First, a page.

A report  has been released by Porch  analyzing the homebuying trends of millennials as they enter the housing market in ever-greater numbers, including their preferences in homes and distinguishing financial characteristics. The major takeaway would seem to be that—while millennials do have their own particular taste and economic set of conditions—in many ways they are not as nomadic or anti-establishment as often portrayed. If owning a home is considered integral to living the American dream, then a surprisingly high number of millennials (69 percent) feel the same way.
Of all the U.S. homes sold in the past year, 36 percent were purchased by millennials, making this group a vital and growing part of the industry. This number is only set to grow, with millennials projected to take out 43 percent of total U.S. mortgages by the end of the year. Comparing a survey of 1573 millennials released by Consumer Reports with their own recent survey of 2000 American homeowners across all age groups, Porch found that the home improvements most desired by millennials mirror those desired by U.S. homeowners regardless of generation. Topping the list for both millennials and all age groups is an up-to-date kitchen, energy efficiency, and a desire for additional living space.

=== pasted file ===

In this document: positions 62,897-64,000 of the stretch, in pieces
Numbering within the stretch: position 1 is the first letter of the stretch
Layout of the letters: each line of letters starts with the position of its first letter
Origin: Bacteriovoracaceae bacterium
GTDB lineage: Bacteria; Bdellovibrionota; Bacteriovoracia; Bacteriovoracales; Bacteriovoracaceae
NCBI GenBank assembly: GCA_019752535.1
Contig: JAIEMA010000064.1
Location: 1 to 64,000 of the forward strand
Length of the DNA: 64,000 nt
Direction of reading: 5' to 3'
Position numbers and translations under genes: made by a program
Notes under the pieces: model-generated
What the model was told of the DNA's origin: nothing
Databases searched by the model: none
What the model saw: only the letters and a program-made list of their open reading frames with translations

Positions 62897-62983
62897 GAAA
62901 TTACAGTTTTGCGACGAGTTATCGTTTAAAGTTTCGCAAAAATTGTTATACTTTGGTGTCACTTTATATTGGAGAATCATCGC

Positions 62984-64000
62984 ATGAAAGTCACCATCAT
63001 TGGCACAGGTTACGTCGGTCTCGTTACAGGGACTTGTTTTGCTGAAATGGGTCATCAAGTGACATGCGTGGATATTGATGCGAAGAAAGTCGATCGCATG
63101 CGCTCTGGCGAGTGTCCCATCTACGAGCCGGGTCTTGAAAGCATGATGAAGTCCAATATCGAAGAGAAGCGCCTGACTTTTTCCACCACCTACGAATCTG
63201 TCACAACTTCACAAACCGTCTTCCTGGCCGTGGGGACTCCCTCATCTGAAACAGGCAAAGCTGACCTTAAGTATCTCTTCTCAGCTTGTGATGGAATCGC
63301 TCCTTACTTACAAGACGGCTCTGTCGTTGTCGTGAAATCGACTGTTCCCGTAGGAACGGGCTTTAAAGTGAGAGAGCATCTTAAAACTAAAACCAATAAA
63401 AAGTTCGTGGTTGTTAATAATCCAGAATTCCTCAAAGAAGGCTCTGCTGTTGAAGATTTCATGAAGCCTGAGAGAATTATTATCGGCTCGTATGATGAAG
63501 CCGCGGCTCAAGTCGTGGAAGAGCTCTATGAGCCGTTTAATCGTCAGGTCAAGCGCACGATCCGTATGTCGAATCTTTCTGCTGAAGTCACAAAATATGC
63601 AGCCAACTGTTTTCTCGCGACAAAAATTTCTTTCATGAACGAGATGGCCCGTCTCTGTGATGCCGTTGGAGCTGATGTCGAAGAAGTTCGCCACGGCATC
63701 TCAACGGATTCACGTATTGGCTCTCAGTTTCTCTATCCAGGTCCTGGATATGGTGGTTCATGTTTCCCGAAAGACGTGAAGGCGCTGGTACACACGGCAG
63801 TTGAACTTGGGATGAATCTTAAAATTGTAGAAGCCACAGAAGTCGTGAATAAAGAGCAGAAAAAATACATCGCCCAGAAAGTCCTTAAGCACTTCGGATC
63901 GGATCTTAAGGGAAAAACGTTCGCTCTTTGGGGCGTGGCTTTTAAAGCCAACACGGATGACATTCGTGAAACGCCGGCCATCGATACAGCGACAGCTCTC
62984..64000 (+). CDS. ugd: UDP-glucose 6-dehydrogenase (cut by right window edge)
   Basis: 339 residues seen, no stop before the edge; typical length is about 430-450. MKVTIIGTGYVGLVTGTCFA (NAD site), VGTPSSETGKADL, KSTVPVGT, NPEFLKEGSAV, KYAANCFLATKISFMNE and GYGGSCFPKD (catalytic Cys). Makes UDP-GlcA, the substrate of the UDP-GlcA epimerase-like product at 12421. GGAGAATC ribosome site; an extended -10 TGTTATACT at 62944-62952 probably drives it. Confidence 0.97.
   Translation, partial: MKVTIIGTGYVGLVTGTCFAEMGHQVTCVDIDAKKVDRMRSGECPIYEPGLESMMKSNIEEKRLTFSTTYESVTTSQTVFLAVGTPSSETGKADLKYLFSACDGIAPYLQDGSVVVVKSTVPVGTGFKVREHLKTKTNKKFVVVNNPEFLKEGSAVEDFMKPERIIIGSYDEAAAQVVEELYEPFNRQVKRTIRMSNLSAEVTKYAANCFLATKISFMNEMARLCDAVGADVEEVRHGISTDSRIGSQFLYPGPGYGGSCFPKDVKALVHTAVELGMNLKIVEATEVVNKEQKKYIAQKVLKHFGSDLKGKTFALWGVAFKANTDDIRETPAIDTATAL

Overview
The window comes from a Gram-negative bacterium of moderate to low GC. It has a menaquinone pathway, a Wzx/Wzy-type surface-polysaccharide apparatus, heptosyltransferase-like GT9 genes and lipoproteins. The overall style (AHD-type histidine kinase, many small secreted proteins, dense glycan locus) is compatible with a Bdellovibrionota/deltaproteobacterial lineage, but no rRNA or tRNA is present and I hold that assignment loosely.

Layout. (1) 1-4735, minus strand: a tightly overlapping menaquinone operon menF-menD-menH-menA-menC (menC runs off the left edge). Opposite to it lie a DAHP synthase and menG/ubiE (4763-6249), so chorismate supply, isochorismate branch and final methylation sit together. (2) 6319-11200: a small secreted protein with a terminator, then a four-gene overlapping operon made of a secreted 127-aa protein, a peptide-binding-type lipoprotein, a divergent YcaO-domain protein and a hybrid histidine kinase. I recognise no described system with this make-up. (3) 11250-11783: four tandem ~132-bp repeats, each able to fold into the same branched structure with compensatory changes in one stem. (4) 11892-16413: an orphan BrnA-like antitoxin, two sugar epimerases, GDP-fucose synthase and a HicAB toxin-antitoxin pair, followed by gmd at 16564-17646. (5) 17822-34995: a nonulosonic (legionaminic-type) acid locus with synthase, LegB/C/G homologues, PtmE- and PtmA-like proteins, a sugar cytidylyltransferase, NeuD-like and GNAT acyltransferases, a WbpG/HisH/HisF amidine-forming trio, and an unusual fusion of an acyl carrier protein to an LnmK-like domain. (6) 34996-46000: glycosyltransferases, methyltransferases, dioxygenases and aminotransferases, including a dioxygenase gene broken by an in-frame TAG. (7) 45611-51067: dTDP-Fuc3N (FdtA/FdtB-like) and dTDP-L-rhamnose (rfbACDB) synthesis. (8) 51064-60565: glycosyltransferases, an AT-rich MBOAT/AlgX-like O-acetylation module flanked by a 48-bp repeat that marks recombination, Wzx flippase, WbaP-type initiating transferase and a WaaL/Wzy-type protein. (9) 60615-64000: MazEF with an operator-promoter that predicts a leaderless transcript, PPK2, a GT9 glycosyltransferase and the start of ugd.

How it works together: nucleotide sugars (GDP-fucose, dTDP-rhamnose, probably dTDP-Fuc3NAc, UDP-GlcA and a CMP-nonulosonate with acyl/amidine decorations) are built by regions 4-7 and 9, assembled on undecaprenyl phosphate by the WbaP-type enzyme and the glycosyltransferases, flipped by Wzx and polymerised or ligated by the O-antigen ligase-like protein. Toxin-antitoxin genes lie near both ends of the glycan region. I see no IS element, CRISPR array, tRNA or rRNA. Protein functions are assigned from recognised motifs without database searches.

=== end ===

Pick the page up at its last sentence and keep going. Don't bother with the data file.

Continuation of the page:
Ninety-one percent of millennials do their primary research online while searching for a home, but even this fact does not distinguish them greatly from preceding generations, with the average percentage of homebuyers across all age cohorts using the internet for research while buying a home at 87 percent.
A few things do set young American homebuyers apart, however. One of these is the percentage of millennials who find “convenience to job” much more important than other generations. The average percentage of homebuyers who consider proximity to their place of work a significant factor is only 42 percent across all age groups, but 62 percent of millennials found this to be a major factor in deciding where to purchase a home. Millennials also tend to be more price-conscious than preceding generations—something that makes sense when one realizes they are still in the early stages of accumulating wealth as a consequence of the Great Recession.
The report is cautiously optimistic, estimating a trend of increasing wealth among millennials as they come to dominate the housing industry in the future.